Agriculture and allied sectors are the primary source of livelihood for nearly 55 per cent of India’s population (Census 2011) but accounted only for approximately 17.8 per cent of the country’s Gross Value Added (GVA) in 2019-20.
About the scenario:
The average size of farm holdings in the country is just over 1 hectare, with small and marginal farmers holding nearly 86 per cent of the total. Small holders find it particularly difficult to invest in expensive technologies and other inputs that would improve efficiency.
Additionally, the existence of a large number of intermediaries across the value chain, challenges in access to credit and technology, limited sales channels, and lack of digital infrastructure have inhibited agricultural potential. These distinctive attributes of the agriculture sector in India have made it imperative to look towards policies that improve yield, simplify value chain networks, democratize digital infrastructure, and improve access to credit and insurance.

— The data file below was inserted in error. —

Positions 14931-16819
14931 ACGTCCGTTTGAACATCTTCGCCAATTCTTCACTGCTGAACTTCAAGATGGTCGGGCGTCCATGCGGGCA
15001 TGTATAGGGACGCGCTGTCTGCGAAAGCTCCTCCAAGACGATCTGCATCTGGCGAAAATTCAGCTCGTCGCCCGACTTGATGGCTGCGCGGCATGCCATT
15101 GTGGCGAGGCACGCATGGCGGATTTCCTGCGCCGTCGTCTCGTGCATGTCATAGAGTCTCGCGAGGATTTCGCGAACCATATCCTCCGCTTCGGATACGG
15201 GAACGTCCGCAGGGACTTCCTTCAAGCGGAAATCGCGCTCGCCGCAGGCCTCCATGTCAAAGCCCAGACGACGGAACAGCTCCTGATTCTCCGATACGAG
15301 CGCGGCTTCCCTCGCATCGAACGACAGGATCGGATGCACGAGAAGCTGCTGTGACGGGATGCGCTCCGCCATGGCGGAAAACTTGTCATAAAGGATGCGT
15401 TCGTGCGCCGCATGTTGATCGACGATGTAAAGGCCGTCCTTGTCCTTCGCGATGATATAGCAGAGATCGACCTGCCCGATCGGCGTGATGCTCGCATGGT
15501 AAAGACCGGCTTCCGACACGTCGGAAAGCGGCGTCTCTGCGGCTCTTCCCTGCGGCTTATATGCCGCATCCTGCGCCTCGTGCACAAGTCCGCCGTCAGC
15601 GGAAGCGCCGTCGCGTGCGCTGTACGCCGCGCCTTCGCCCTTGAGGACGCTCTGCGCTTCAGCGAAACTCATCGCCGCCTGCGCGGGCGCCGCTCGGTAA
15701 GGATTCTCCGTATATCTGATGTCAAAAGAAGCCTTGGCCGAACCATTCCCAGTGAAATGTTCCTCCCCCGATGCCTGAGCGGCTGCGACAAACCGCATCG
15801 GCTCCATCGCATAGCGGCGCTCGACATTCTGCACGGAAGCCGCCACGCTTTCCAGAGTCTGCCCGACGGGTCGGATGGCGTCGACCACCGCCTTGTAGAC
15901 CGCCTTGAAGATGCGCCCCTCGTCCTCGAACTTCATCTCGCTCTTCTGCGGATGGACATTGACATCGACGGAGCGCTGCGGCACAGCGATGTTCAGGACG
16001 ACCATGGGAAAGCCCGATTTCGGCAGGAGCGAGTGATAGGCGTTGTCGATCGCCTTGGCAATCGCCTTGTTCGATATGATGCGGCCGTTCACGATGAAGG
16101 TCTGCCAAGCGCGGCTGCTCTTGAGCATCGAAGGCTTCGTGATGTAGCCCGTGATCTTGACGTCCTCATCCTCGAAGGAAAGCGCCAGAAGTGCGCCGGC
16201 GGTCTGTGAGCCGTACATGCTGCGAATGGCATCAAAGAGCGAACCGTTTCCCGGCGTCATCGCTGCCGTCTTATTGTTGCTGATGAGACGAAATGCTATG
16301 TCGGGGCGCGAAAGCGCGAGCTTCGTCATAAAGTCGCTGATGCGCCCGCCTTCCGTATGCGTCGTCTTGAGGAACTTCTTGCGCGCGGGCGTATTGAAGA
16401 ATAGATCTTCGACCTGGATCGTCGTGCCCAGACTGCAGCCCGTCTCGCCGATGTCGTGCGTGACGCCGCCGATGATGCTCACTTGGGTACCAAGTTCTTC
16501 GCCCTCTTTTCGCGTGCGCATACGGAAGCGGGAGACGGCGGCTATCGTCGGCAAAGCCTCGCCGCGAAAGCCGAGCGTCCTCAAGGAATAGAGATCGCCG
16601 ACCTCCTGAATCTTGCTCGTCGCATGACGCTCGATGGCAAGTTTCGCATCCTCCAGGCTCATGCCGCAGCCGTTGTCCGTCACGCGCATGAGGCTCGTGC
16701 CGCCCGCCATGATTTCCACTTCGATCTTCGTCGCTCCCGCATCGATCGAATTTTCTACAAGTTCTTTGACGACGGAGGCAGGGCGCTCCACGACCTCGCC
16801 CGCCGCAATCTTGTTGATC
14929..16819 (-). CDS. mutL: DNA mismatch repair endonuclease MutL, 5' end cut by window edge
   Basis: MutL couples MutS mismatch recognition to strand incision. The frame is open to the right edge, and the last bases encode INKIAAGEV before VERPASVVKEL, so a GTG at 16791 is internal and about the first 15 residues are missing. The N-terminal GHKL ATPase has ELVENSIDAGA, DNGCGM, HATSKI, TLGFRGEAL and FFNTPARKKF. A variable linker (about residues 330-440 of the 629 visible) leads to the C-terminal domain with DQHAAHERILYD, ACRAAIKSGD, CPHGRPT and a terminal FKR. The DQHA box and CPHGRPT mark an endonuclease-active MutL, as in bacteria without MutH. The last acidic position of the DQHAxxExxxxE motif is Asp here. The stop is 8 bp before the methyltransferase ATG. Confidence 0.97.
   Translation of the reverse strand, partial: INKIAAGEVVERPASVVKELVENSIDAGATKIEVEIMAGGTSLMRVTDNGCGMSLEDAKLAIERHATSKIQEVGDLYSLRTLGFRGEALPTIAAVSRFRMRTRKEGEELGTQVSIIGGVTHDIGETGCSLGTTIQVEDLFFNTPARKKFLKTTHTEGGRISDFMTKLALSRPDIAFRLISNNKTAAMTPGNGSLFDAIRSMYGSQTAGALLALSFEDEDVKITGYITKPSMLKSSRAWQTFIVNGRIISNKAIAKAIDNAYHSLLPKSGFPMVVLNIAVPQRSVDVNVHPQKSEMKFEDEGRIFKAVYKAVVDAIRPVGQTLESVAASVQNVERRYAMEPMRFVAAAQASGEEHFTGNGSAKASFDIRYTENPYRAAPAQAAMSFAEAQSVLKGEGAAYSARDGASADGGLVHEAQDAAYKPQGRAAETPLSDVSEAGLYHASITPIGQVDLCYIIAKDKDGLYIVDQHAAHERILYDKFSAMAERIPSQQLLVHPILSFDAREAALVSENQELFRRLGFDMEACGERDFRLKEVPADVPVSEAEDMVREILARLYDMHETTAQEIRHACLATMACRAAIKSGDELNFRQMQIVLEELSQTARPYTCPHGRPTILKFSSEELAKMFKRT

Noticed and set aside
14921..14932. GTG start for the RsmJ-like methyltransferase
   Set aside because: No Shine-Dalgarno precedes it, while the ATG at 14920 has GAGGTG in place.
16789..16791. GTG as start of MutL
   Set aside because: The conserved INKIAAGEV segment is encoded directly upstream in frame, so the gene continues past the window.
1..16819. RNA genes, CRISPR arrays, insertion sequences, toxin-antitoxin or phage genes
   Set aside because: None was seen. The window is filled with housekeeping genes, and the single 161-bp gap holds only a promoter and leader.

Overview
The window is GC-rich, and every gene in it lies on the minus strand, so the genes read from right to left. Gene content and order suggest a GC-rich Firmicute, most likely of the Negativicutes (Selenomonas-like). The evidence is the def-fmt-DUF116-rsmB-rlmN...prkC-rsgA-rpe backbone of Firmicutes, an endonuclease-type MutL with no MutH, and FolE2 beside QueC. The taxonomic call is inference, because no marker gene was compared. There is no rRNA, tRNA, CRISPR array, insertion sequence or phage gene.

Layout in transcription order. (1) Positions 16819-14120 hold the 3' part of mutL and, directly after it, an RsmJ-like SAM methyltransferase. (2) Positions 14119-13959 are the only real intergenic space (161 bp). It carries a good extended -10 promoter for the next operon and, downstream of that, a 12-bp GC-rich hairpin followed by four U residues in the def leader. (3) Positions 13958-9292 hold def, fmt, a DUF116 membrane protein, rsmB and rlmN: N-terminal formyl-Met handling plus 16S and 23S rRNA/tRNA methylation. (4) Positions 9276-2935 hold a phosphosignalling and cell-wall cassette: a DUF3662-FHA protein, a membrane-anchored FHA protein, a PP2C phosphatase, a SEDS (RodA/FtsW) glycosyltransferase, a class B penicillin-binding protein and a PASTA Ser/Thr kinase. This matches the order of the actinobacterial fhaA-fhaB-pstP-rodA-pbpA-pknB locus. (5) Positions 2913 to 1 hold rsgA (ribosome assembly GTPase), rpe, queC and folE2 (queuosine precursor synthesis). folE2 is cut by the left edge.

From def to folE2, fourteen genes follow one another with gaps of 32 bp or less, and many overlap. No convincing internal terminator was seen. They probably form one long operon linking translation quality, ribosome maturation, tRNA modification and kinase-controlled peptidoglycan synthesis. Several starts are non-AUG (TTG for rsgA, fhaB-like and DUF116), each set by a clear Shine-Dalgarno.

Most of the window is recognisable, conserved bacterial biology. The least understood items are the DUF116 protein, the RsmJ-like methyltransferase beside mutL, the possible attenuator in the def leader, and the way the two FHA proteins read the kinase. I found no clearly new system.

An important solution lies in the rapid adoption of agritech.
What do you mean by agritech?
It is defined here as technologies and tools that improve yield, efficiency and profitability by leveraging Internet of Things, big data, artificial intelligence, machine learning, drones, and sensors in agricultural processes to track, monitor, automate and analyse.
The predictive technologies to detect erratic weather, sensors to map the specific type of climate and soil in an area, and machine learning algorithms that determine the appropriate crops based on this data, can substantially improve the quality and quantity of yield.
In the dairy and livestock vertical, the use of sensors to monitor the health and nutrition of cattle and
drones to track herds can improve efficiency and traceability.
Therefore, the process of unleashing the true potential of agritech in the country would involve developing a synergistic relationship between the various stakeholders in the process, including the farmers themselves, enhancing investment and R&D to constantly improve and update solutions, and further improving the regulatory environment to ease accessibility of startups and other companies to create a robust ecosystem.